South African footwear manufacturer, Jim Green, makers of the rugged, no-nonsense Razorbacks, have a second hiking boot in their line-up: The Monster Waterproof Boot. I got my hands on a pair to see how they matched up…
The boot’s upper is made from 2.2mm leather with a Cool Max water-resistant lining. In addition to the leather’s natural water-resistant properties, the lining ensures dry feet in excessively wet conditions.
Overall, the boots are well put together. Instead of the Razorback’s stitched-on midsole and flat outsole, the Monsters have a glue-on sole with a natural rocker – the soles roll naturally under one’s foot making for a comfortable walking experience.
The Monsters have a fairly narrow toe-box, which is in stark contrast to the roomy toe-box of the Razorbacks. Hikers with a narrow forefoot should find these boots to be a good fit.
Like the Razorbacks, the back of the heel is very flat, so if, like me, you have a prominent heel bone, you might have issues with friction blisters on the heel.
The boots were comfortable straight out of the box. There was some natural stiffness to the leather uppers when crouching, but other than that there was no uncomfortable rigidity that I was aware of.
The boot is very well padded, which ends up being a bit of a gift and a curse. The generous padding in the tongue completely removes all lace pressure, but, combined with the short gussets, it takes a bit of convincing to get the tongue to stay in the boot when lacing up. The leather and padding eventually starts to yield, but this is definitely an area that could be improved.
As mentioned earlier, the rounded glue-on sole with its natural rocker makes for a more comfortable experience underfoot when compared to the Razorbacks.
Grip & Support
Jim Green have used a softer compound rubber for the Monsters which allows for more feedback on what’s happening under your feet. The soles felt grippy, even on steep, rocky terrain and I never felt unstable.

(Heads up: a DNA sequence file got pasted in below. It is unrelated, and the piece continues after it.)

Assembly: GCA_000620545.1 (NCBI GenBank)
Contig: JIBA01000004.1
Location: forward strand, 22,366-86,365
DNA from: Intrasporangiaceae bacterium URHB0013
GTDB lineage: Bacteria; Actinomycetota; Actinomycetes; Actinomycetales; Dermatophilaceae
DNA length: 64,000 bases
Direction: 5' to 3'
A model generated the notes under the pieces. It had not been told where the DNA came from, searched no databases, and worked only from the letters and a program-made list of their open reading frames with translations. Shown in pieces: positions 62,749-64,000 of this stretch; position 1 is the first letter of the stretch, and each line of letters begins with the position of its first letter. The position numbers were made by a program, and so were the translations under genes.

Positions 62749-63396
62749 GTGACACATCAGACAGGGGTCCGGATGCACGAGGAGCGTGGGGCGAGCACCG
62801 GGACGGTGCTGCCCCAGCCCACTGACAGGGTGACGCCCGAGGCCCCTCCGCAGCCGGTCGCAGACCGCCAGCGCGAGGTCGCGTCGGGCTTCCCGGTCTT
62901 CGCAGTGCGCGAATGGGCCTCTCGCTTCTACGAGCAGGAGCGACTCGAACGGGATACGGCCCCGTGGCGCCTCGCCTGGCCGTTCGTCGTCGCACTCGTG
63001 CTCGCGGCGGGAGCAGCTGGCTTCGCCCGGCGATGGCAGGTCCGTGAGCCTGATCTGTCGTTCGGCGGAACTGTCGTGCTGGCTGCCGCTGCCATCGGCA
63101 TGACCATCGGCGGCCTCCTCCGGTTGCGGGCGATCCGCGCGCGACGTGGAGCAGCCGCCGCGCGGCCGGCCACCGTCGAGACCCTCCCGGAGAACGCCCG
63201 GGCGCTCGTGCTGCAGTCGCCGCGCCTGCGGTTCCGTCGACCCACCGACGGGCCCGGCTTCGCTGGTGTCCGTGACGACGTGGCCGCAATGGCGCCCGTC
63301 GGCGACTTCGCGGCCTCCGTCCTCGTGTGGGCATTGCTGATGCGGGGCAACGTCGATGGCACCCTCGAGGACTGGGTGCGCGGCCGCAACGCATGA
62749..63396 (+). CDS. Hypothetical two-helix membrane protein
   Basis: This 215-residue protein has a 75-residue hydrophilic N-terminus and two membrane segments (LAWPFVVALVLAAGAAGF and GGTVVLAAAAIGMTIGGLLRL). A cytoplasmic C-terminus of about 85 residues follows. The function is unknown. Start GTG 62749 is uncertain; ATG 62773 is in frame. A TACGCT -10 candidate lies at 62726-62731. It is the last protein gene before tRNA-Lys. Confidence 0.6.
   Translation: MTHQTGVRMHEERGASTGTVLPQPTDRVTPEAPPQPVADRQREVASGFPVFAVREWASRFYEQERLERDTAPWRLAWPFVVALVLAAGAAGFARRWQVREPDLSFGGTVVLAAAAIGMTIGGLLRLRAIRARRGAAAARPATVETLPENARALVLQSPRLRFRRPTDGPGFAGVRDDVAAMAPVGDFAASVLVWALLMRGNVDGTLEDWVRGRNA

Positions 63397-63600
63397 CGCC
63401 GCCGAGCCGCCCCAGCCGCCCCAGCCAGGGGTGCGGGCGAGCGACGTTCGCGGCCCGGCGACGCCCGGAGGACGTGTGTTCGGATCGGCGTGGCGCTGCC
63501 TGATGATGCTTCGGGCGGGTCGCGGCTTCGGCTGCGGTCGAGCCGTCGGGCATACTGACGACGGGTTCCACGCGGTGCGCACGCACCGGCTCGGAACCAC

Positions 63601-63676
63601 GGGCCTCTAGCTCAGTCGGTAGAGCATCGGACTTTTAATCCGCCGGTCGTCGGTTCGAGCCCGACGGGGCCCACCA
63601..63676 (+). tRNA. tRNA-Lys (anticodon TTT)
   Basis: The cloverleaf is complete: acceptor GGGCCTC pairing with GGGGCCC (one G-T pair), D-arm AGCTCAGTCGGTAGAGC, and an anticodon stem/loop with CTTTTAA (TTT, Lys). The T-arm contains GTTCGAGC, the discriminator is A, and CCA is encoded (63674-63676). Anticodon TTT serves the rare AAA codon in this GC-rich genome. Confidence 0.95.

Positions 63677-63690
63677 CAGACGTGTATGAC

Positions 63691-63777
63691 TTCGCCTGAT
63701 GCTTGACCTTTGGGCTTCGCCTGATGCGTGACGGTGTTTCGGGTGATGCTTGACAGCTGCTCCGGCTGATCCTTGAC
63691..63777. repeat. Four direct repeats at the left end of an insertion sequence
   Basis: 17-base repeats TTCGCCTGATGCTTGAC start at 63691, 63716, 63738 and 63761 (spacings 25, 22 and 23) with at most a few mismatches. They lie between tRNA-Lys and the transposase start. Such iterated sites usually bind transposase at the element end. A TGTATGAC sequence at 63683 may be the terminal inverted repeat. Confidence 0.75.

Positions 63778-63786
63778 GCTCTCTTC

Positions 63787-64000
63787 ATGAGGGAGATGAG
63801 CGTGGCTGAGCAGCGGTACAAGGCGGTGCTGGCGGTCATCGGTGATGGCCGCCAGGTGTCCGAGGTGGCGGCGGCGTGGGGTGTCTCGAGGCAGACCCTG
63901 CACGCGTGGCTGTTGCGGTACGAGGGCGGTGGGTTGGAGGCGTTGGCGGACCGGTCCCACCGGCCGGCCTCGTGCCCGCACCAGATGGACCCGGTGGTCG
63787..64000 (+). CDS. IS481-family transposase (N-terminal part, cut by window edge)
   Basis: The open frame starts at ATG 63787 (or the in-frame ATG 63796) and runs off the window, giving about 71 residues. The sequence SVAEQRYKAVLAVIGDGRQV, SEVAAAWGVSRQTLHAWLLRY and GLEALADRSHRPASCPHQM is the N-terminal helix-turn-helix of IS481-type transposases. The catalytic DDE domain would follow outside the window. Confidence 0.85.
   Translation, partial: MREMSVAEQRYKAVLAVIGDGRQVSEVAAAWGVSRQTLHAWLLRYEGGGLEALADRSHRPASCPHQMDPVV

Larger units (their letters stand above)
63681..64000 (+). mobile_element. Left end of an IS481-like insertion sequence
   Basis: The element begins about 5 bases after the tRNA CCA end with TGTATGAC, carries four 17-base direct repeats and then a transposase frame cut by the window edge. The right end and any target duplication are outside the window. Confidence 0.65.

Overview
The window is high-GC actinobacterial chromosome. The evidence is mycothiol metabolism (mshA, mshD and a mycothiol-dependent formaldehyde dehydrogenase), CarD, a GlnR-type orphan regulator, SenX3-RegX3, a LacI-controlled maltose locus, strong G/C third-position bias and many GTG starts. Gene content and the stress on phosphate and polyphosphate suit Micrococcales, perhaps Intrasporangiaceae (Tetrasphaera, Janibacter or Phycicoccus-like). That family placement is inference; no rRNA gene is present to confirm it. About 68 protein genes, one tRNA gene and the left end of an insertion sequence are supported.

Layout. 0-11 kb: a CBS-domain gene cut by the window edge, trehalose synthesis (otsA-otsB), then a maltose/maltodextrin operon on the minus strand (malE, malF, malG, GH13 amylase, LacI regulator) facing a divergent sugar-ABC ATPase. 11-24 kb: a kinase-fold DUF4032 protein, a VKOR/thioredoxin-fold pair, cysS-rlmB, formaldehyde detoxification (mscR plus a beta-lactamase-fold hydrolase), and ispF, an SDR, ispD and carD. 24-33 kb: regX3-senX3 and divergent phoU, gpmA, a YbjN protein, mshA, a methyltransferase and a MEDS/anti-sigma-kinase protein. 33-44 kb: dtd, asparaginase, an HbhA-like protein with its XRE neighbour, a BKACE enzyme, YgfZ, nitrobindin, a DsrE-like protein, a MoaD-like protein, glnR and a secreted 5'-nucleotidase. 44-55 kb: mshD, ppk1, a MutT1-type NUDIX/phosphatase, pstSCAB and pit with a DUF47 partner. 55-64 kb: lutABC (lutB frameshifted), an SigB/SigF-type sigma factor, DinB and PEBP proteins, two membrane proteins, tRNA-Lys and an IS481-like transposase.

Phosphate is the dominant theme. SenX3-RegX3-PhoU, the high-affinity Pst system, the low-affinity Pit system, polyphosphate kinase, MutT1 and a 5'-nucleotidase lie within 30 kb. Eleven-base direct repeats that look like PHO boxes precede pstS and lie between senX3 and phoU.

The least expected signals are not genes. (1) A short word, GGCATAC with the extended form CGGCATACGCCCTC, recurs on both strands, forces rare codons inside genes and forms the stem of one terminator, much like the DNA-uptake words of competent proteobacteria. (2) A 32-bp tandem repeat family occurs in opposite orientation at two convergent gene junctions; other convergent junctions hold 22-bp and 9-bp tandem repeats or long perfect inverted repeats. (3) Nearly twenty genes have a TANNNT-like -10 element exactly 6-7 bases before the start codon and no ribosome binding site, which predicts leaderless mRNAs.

The Monsters are specifically marketed as Jim Green’s waterproof boot, so this is a feature that they paid particular attention to. I’m not familiar with the Cool Max brand of water-resistant lining, but they do the job. Combined with the leather’s natural water-resistant qualities, my feet remained dry even after walking in the rain and through wet vegetation for a few hours.
Jim Green boots are specifically known for their durability and the excellent aftermarket support that Jim Green provides. As per their website, these boots can be resoled.
The boots do not have a toe cap, so the toe will get scuffed pretty quickly, but the 2.2mm leather will stand up to years of abuse.
The Monsters unfortunately do their name justice in the weight category – they are heavy. At 900g for a size 10 boot (1800g per pair), the weight is noticeable. If you’re already used to the general weight of full leather boots, the weight might stand out less, but coming from anything synthetic to the Monsters will take some getting used too.
There are definitely a few obvious areas where weight can be saved, like the unnecessarily long tongue, excessive padding and very thick soles, so hopefully we’ll see a Monster 2.0 in the not too distant future.
The Monsters are well suited to pretty much any terrain and will be comfortable under medium to heavy loads.
At R1665 (at time of writing), the Monsters offer reasonable value for money. If they could shave off a few grams and refine the shape, these boots would be a serious contender.
A proudly South African, all-round, waterproof boot with good grip and a supplier that offers amazing aftermarket support, the Jim Green Monsters have a lot going for them, but they are heavy, and the lacing can be a bit fiddly. That being said, if they fit your feet and you don’t mind the weight, it’s a decent pair of boots at a good price.